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Australia’s McWilliams Wines goes into voluntary administration

Jan 8 (Reuters) – Audit group KPMG said on Wednesday Australia’s McWilliams Wines Group had gone into voluntary administration and that it was seeking capital or a buyer for the winemaker, which has been struggling to pay creditors amid changing drinking trends.

The decision comes in the wake of deadly bush fires that have engulfed large swathes of Australia, especially the state of New South Wales where the company’s vineyards are located.

McWilliams Wine was not immediately available for comment on whether the fires are a contributing factor.

More than 10 million hectares of land have been scorched by the relentless fires that have left many areas without power or communications and have seen thousands evacuated or homeless. The fires follow a three-year drought.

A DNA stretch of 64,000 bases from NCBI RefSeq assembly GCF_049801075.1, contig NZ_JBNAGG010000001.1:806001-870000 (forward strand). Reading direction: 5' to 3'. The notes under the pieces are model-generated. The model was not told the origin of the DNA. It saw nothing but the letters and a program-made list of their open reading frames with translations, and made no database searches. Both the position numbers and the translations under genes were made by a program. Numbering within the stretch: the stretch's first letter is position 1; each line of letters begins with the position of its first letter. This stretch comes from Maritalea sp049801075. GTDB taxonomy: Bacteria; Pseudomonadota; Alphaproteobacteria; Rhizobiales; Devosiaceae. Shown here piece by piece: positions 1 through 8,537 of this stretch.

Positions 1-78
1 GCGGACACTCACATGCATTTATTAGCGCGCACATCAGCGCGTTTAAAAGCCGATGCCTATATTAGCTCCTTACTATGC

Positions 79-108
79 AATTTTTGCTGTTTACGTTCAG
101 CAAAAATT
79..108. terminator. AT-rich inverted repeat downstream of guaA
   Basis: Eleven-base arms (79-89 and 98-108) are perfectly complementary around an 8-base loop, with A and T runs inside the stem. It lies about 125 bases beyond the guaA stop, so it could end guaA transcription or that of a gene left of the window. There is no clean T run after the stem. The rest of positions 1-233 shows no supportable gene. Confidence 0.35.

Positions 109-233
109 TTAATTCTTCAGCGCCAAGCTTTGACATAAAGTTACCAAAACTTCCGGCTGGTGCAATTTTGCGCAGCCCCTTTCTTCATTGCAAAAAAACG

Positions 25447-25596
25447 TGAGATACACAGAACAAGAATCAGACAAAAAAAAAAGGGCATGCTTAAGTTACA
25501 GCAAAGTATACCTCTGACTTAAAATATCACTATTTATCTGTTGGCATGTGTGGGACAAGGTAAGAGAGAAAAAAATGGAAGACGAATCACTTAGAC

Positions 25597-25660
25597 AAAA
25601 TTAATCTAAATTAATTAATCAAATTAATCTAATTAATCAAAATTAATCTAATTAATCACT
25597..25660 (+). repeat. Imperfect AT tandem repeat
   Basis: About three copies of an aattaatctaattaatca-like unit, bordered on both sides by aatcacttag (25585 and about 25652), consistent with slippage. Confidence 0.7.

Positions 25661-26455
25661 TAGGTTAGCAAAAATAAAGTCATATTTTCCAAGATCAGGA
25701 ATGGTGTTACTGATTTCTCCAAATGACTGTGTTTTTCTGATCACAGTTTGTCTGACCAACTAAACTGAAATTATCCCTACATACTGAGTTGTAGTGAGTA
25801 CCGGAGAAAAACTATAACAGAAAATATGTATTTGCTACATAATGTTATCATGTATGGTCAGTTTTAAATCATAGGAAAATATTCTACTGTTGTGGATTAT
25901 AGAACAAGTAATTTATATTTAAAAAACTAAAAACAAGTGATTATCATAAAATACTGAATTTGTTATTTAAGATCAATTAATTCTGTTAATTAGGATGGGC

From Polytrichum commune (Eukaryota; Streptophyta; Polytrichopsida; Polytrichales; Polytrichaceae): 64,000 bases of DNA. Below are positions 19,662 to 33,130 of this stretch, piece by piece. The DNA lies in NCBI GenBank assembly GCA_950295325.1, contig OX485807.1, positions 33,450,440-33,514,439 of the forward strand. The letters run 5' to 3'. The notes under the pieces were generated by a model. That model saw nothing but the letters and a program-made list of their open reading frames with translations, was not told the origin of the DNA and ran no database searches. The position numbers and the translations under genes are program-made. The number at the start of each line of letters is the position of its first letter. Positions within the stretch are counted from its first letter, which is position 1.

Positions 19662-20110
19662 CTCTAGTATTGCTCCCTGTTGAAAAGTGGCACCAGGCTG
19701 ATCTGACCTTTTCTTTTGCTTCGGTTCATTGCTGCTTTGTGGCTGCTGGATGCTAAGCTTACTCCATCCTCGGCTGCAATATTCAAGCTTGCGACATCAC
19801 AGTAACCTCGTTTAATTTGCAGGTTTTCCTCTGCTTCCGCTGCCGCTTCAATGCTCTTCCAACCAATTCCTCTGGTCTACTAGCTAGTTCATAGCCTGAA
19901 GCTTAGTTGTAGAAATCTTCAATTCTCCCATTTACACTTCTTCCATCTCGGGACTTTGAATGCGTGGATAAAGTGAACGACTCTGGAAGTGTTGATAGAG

“We are seeking expressions of interest to recapitalise or acquire the Group to take this heritage brand forward in the future both locally and globally,” Gayle Dickerson, a restructuring services partner at KPMG Australia, said in a statement.

In the same statement, the over 140-year-old winemaker said operations would continue as normal.

“We have not made the decision to enter into Voluntary Administration lightly,” Jim Brayne, chairman of McWilliams Wine, said.

“A number of factors have contributed to a decline in business performance, including evolving structural market dynamics and capital constraints.” (Reporting by Nikhil Kurian Nainan in Bengaluru; Editing by Subhranshu Sahu)

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